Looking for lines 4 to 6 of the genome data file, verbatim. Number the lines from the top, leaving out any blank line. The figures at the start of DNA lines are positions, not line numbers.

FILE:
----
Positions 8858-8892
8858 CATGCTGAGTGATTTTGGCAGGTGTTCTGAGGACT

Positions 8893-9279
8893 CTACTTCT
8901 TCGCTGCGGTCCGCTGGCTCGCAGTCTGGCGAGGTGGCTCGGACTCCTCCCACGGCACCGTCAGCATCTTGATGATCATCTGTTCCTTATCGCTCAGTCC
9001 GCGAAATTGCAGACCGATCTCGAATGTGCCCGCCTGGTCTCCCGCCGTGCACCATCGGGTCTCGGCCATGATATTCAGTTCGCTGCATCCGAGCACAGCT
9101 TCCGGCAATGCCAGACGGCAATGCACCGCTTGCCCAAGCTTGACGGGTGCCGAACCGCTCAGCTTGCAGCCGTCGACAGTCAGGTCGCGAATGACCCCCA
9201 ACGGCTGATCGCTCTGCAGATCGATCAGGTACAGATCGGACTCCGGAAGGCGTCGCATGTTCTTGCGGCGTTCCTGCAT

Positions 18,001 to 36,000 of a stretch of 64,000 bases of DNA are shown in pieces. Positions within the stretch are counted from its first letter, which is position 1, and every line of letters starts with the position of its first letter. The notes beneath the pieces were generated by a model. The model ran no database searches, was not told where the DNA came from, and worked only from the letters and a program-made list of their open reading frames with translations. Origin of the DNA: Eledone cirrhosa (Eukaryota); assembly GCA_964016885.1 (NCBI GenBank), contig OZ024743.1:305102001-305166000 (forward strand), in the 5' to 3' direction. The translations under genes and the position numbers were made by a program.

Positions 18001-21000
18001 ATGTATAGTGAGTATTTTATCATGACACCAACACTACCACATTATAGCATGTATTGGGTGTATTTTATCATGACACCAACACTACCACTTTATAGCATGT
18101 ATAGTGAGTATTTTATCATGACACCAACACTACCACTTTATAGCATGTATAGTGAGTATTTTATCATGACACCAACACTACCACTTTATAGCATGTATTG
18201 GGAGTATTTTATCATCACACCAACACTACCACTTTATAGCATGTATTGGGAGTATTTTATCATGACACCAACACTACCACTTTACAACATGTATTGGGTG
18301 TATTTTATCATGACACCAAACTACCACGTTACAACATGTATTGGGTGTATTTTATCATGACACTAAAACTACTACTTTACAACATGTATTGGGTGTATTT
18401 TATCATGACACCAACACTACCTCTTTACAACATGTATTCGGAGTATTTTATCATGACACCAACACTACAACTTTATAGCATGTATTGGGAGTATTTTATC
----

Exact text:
8893 CTACTTCT
8901 TCGCTGCGGTCCGCTGGCTCGCAGTCTGGCGAGGTGGCTCGGACTCCTCCCACGGCACCGTCAGCATCTTGATGATCATCTGTTCCTTATCGCTCAGTCC
9001 GCGAAATTGCAGACCGATCTCGAATGTGCCCGCCTGGTCTCCCGCCGTGCACCATCGGGTCTCGGCCATGATATTCAGTTCGCTGCATCCGAGCACAGCT